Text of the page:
• | 7 Centro de Pesquisas Gonçalo Moniz, Fundação Oswaldo Cruz, Ministério da Saúde, Salvador, Brazil.

Zika virus (ZIKV) is an emerging flavivirus, which has caused a widespread outbreak in the Americas. Shortly after its introduction in 2015, a cluster of cases with Guillain–Barré syndrome was detected in Brazil. Herein, we describe two cases from the city of Salvador, who developed ascending paresis after an acute exanthematous illness. The patients were admitted to the intensive care unit with tetraparesis and cranial nerve palsy, which resolved after intravenous administration of human immunoglobulin. Serological evaluation detected IgM-specific ZIKV antibodies. In regions of Zika virus transmission, health-care workers must be aware of the potential severe neurological complications associated with ZIKV infection and be prepared to provide prompt diagnosis, treatment, and supportive care.

Introduction

Zika virus (ZIKV) is an emergent flavivirus transmitted by Aedes aegypti mosquitoes with a high potential for transmission in countries where infestation of the vector occurs.1 The first documented human case of ZIKV infection was reported in Nigeria in 1954,2 and a number of sporadic cases were reported in Africa and Asia in subsequent years.3 ZIKV was first associated with a large outbreak beginning in 2007 in Micronesia,4 and later at French Polynesia in 2013,5,6 and New Caledonia in 2014.7 ZIKV was initially detected in northeastern Brazil on March 2015,8,9 and has rapidly spread throughout South and Central America and the Caribbean.10

Human ZIKV infection was considered as a benign and self-limited illness, with clinical manifestations represented by low-grade fever, maculopapular rash, myalgia, arthralgia, headache, and conjunctivitis.4 However, neurological complications were observed in patients during a ZIKV outbreak in French Polynesia in 2013, where several individuals presented with Guillain–Barré Syndrome (GBS).5 A subsequent investigation found evidence of association between GBS and ZIKV infection.11

Similarly, after detection of ZIKV transmission in Brazil,8 a cluster of GBS cases was identified.10 Herein, we describe two patients presenting with GBS associated with ZIKV infection during the outbreak in Salvador, situated in the northeast region of Brazil. These patients presented severe complications of GBS requiring admission to the intensive care unit.

Case Report

Patient 1.

A 49-year-old female presented with transient symptoms of generalized pruritic maculopapular rash and myalgia without fever or arthralgia, which lasted one day on May 15, 2015 (Day −10). On May 25 (Day 0: onset of neurological symptoms), she presented paresthesia on both hands and feet. Four days later, she noticed generalized fatigue and lower right limb paresis, followed by upper limb paresis. On Day 9, she developed diplopia and dysphagia appeared, and presented to an emergency room by Day 11, when she developed bilateral facial nerve palsy. She was hospitalized on Day 20 with worsening extremity weakness and ataxia.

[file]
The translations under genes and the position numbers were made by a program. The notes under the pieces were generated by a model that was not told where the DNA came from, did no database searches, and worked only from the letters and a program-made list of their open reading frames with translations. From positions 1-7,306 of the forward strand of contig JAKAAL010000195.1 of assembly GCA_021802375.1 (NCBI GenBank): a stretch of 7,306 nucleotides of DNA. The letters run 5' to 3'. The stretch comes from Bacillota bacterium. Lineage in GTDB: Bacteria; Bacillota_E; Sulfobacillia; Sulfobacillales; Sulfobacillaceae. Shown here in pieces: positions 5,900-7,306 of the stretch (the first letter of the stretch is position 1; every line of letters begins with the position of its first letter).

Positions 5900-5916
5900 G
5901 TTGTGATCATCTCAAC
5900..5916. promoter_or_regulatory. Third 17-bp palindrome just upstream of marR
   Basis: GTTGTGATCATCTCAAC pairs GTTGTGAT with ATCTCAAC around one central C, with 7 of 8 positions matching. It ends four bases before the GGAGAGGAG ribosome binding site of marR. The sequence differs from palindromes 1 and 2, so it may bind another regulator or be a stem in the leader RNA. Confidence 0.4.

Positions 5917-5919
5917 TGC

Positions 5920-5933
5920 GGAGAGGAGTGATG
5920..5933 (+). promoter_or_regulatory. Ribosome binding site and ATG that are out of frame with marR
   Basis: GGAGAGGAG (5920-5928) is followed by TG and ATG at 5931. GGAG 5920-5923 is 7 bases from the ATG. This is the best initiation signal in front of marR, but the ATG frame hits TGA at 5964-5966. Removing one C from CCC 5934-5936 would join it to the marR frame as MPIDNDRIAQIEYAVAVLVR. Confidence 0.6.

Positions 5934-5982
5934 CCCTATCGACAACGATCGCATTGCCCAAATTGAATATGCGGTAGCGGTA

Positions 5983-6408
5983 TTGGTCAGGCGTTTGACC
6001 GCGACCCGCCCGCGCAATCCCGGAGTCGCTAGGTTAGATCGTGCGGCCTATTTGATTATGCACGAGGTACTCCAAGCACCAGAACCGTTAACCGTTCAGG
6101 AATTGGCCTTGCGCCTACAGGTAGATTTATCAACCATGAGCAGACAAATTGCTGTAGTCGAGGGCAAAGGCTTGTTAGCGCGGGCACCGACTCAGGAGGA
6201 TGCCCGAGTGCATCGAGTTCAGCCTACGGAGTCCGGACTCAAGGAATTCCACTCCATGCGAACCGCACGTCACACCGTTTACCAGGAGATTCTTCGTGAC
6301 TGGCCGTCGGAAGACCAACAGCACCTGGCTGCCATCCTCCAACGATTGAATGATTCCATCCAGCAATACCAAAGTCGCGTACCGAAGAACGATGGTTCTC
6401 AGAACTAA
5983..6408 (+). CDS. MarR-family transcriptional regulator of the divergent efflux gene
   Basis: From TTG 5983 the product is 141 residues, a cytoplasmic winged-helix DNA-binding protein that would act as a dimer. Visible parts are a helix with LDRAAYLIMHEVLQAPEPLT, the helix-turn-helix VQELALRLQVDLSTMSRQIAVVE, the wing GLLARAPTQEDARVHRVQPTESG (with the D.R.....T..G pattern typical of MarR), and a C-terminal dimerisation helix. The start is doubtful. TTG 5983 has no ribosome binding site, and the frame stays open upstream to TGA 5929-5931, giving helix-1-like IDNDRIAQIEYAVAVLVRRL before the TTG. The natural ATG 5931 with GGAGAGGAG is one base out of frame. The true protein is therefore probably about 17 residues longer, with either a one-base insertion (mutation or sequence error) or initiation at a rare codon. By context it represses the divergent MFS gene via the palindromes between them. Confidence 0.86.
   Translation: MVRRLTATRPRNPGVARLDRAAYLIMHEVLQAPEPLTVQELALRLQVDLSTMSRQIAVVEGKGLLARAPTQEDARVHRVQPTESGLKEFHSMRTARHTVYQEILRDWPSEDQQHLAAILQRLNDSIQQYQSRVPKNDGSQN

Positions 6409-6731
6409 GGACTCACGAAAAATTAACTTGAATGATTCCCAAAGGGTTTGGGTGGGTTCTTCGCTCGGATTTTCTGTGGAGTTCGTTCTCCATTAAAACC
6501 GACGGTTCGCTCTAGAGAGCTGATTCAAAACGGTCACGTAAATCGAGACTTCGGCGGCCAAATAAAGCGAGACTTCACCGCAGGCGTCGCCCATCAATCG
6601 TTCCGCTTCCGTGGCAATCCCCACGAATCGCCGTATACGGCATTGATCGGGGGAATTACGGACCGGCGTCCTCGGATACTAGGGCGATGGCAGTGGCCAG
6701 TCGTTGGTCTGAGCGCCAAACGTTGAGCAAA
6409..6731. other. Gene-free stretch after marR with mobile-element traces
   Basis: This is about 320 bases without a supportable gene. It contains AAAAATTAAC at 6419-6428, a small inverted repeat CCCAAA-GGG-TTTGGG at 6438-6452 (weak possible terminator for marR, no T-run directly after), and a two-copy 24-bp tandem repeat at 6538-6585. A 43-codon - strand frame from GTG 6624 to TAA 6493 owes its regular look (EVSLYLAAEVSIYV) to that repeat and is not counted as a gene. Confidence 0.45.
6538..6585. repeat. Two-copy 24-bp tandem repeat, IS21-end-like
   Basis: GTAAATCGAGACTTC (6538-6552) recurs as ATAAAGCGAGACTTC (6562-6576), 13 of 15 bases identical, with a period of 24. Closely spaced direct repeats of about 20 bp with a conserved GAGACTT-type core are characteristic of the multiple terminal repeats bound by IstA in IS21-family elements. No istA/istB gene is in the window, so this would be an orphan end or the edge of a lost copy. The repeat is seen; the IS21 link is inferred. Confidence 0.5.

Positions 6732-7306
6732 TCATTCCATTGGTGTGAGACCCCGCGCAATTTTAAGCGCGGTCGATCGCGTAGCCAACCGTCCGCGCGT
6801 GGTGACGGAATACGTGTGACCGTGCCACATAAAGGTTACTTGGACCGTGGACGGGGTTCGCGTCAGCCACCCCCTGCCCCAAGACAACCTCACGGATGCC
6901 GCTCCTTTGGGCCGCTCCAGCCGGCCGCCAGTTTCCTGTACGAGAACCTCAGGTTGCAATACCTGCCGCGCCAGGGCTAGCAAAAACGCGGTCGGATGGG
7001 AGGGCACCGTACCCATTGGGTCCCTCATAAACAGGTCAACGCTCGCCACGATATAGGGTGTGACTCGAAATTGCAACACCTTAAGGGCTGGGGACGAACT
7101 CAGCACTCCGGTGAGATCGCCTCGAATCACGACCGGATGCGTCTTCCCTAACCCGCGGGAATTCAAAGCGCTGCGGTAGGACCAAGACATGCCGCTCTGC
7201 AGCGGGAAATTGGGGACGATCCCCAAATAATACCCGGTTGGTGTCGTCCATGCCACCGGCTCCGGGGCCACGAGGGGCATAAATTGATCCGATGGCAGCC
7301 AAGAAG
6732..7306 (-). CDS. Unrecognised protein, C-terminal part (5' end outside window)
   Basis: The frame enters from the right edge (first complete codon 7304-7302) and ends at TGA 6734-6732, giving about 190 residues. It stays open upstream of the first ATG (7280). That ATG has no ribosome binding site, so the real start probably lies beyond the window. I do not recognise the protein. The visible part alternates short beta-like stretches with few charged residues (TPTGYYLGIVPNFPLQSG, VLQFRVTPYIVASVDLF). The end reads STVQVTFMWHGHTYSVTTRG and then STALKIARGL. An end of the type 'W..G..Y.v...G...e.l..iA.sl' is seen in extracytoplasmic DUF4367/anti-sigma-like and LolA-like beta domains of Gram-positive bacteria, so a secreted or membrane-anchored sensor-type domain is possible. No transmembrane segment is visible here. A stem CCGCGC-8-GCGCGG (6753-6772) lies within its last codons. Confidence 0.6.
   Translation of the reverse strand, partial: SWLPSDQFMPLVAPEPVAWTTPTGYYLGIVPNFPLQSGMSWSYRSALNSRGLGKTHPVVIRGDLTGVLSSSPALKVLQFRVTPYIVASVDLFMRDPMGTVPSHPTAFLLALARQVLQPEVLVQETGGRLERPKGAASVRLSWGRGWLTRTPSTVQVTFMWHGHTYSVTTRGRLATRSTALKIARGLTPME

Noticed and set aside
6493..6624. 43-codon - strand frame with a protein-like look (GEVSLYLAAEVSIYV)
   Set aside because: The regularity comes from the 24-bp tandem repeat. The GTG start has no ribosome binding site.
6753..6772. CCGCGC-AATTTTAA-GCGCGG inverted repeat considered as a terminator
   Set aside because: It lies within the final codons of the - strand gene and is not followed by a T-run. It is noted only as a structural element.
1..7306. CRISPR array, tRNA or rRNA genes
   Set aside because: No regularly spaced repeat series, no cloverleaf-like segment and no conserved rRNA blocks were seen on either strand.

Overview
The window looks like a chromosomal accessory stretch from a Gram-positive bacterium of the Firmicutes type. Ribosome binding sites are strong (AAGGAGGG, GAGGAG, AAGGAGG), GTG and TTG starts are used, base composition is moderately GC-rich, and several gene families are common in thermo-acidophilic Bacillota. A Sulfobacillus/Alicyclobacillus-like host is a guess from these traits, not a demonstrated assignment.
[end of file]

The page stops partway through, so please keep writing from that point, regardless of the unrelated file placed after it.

She had weakness of her four limbs (Medical Research Council, MRC grade 4), areflexia, impairment of all sensitivity modalities and moderate bifacial nerve palsy (House–Brackmann grade 3). A lumbar puncture yielded cerebrospinal fluid (CSF) with 10 cells/mm3, with a predominance of lymphocytes, and protein and glucose level of 214 and 70 mg/dL, respectively. Diagnosis of GBS with tetraparesis and bifacial palsy was established according to international criteria,12 and treatment was initiated on Day 23 with 0.4 g/kg/day of intravenous human immunoglobulin (IVIG) for 5 days. The patient's clinical and laboratory data are summarized in Table 1. Rapid clinical response was observed with improvement of muscular strength and bifacial palsy (House–Brackmann grade 2) by Day 26. Hughes functional grade was used to access the improvement of disability.13 This patient improved from grade 4 to grade 2 by day 28.

Table 1

Clinical and laboratory characteristics of two patients with Guillain–Barré syndrome from Salvador, Brazil

CharacteristicsCase 1Case 2
Age4922
SexFemaleMale
Acute prodrome (duration)Myalgia, rash, pruritus (1 day)Fever, arthralgia, rash, pruritus (5 days)
Onset of neurological symptoms after prodrome10 days8 days
Neurological findingsTetraparesis, bifacial palsy, ataxia, paresthesias, and other sensory distrubancesTetraparesis, bifacial palsy, paresthesias, and other sensory distrubances
Cerebrospinal fluid findings10 cells/mm3; protein, 214 mg/dL; glucose, 70 mg/dL5 cells/mm3; protein, 67 mg/dL; glucose, 53 mg/dL
Electromyogram and nerve conduction study findingsUlnar nerve: DL = 6.2 ms (RV < 3.0); CMAP = 7.4 mV (> 8.0 mV); NVC elbow = 52.1 m/s (> 50 m/s); F-wave: 32.6 ms (< 27 ms)Ulnar nerve: DL = 3.4 ms (RV < 3 ms); CMAP = 13.9 mV (> 8.0 mV); NVC elbow = 30.3 m/s (> 50 m/s); F-wave = 40.2 ms (< 29 ms)
Tibialis nerve: DL = 7.7 ms (< 5.0 ms); CMAP = 7.7 mV; NVC = 4.4 m/sMedian nerve: DL = 7.5 ms (< 3.7 ms); CMAP = 11.1 mV (> 8 mV); NVC = 54.2 m/s (> 50 m/s)
Facial nerve: DL = 9.6 ms (< 3.0 ms); CMAP = 0.2 mV (> 1.5 mV)Tibialis nerve: DL = 47 ms (< 5.0 ms); CMAP = 15.2 mV (> 4.0 mV); NVC = 49.7 m/s (> 40 m/s);
 Facial nerve: DL = 4.0 ms (< 3.0 ms); CMAP = 1.1 mV (> 1.5 mV); R1 = 20.0 ms/R2 = 47.8 ms (< 10.0/< 30.0 ms);
Treatment (duration)Intravenous human gamma globulin (5 days)Intravenous human gamma globulin (5 days)